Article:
PRESIDENT Clinton continued the relentless sales pitch for his budget package yesterday on the West Coast. He visited a high-tech graphics company in California's Silicon Valley, then headed to Washington state to address employees of Boeing, which just announced plans to lay off 23,000 workers. Mr. Clinton has proposed large cuts in military spending, but he is also calling for new high-technology partnerships between government and industry to help convert lost defense jobs to civilian employment. Even
before flying north to Boeing, Clinton had some tough words for Europe's state financing of the aircraft manufacturing consortium, Airbus, and strongly suggested again that the United States might have to counter these subsidies. Bentsen says stimulus package should come first
Treasury Secretary Lloyd Bentsen has indicated that the Clinton administration may ask Congress to pass Mr. Clinton's proposed jobs-creating stimulus package before it votes on spending cuts and tax increases for deficit reduction - thus obtaining his program in several stages. In a typical Republican response to such a strategy, however, House Republican Whip Newt Gingrich (R) of Georgia has said that Americans should be wary of promises to raise taxes now and cut spending later. The Bentsen comment is probably another trial balloon, because two administration officials - Education Secretary Bill Riley and Environmental Protection Agency Administrator Carol Browner - both said recently that the Clinton economic plan, including spending and program cuts, is a single package that must be looked at in its entirety. The whole budget question remains very fluid: Clinton himself hinted in Ohio Feb. 19 that a national sales tax is something the US may have to look at "in the years ahead." His proposed energy tax , somewhat similar to Europe's value-added taxes, is a broad consumption tax and would already be a radical change in US tax policy. And there have been reports Clinton will need more tax hikes to pay for his reworking of the nation's health-care system. Clinton names federal welfare chief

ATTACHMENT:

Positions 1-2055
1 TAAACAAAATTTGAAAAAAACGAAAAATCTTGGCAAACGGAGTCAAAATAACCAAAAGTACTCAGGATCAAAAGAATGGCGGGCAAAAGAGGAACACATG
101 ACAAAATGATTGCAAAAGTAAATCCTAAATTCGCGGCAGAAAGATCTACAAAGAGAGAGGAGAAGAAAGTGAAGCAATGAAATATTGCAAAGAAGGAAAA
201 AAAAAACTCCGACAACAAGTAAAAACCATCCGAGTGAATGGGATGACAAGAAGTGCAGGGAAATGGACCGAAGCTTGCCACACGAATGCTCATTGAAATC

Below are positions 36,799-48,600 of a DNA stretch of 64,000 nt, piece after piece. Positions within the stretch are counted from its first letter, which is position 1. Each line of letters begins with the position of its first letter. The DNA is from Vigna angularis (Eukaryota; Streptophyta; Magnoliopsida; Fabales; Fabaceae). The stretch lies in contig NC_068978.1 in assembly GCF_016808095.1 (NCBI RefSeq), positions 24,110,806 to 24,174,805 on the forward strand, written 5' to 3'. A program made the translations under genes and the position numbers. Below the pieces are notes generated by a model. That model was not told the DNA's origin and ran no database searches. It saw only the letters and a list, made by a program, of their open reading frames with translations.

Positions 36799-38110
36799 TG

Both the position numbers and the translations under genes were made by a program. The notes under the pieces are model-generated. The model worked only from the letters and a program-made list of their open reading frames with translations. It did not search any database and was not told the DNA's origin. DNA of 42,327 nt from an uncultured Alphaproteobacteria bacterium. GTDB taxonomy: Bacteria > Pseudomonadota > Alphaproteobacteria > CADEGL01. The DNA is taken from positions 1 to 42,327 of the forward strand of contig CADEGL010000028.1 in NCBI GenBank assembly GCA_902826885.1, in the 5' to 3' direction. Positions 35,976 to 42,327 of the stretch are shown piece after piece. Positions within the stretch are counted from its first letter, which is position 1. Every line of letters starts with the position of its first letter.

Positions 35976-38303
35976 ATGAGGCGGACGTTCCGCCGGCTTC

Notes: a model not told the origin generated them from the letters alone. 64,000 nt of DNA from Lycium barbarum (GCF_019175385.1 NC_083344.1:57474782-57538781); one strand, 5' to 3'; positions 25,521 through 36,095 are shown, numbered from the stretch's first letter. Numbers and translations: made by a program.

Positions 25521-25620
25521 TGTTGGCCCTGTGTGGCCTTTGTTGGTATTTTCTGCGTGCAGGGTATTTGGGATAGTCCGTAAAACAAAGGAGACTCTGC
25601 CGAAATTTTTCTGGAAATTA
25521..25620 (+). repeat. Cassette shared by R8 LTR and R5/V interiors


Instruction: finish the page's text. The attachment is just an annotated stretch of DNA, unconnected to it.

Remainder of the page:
Clinton announced Feb. 20 he was naming Mary Jo Bane, commissioner of social services in New York state, to oversee federal welfare programs for children and families. The nomination of Ms. Bane to be assistant secretary of Health and Human Services for Children and Families came despite reports that she failed to pay Social Security taxes on college students she hired for household work. Campbell Gardett, a spokesman for the Department of Health and Human Services, said the administration felt the issue
should have no effect on her nomination. Clinton's announcement made no mention of the controversy. She would oversee Aid to Families with Dependent Children, Head Start, and child-support enforcement. President asks Democrats for funds to push program
The president isn't just asking for support of his new economic plan - he's asking for money, too. In a Democratic National Committee fund-raising letter sent out with Clinton's signature, the president asks past party and campaign donors to "send as generous a contribution as you can" to help finance a party effort to promote Clinton's plan. "Already, the lawyers and lobbyists are working around the clock to stop change from coming. That's why I need your help," Clinton said in the letter dated Feb. 18,
the day after he unveiled the plan in a joint address to Congress.